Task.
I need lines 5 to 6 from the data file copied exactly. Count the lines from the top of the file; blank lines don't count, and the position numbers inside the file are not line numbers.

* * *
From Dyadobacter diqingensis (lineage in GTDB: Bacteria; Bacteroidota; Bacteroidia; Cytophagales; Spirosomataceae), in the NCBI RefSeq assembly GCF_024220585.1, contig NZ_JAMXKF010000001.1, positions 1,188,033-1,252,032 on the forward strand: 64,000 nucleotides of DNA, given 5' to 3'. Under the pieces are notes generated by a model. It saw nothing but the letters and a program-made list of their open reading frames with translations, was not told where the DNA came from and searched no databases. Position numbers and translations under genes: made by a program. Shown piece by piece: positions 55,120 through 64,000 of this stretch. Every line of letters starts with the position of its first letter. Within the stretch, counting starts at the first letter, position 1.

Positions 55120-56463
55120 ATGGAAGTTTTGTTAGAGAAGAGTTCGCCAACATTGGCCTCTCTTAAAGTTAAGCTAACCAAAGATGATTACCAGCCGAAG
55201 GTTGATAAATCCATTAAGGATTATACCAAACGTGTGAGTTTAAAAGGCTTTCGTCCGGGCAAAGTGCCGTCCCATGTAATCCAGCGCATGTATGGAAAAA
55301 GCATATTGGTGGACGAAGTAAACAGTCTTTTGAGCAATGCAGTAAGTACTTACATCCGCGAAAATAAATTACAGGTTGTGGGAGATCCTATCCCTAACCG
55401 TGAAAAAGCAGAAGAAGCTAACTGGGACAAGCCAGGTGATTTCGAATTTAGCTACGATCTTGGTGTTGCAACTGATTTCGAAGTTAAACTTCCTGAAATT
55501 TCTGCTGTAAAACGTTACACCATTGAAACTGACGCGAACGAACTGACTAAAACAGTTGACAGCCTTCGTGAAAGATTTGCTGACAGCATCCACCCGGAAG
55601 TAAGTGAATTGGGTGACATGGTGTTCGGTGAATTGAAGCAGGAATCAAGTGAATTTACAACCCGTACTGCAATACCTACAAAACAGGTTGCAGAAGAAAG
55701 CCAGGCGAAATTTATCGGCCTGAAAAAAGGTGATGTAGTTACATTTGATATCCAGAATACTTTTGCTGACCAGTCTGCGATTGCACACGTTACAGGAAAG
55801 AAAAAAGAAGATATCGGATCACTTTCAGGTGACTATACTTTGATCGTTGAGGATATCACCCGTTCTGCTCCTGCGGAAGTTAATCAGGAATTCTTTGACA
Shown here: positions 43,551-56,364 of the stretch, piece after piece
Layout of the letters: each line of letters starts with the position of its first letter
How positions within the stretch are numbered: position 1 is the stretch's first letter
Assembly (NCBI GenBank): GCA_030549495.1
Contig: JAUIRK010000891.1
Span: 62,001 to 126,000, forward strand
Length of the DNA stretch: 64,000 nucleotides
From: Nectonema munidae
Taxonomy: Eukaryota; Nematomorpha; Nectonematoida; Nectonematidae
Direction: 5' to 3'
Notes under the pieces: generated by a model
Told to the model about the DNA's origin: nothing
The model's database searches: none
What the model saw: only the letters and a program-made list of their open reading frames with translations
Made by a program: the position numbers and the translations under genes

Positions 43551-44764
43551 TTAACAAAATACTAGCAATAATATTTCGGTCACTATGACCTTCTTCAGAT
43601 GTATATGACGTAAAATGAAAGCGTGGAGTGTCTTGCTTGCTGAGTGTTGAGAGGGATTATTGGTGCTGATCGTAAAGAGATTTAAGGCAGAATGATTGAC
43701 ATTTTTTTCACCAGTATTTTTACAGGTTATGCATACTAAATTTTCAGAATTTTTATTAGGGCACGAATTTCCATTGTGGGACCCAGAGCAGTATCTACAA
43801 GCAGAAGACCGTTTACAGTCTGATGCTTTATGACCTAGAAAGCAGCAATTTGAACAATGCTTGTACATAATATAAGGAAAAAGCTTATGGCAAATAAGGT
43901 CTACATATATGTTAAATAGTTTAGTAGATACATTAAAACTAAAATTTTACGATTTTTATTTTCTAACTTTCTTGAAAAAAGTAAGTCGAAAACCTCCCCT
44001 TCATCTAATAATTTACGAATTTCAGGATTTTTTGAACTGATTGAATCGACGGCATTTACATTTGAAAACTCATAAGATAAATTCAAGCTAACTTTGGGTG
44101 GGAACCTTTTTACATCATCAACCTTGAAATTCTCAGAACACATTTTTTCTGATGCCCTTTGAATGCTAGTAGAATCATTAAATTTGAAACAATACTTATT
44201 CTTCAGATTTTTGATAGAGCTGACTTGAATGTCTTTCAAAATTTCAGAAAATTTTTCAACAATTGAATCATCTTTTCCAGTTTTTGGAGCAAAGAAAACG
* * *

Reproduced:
55301 GCATATTGGTGGACGAAGTAAACAGTCTTTTGAGCAATGCAGTAAGTACTTACATCCGCGAAAATAAATTACAGGTTGTGGGAGATCCTATCCCTAACCG
55401 TGAAAAAGCAGAAGAAGCTAACTGGGACAAGCCAGGTGATTTCGAATTTAGCTACGATCTTGGTGTTGCAACTGATTTCGAAGTTAAACTTCCTGAAATT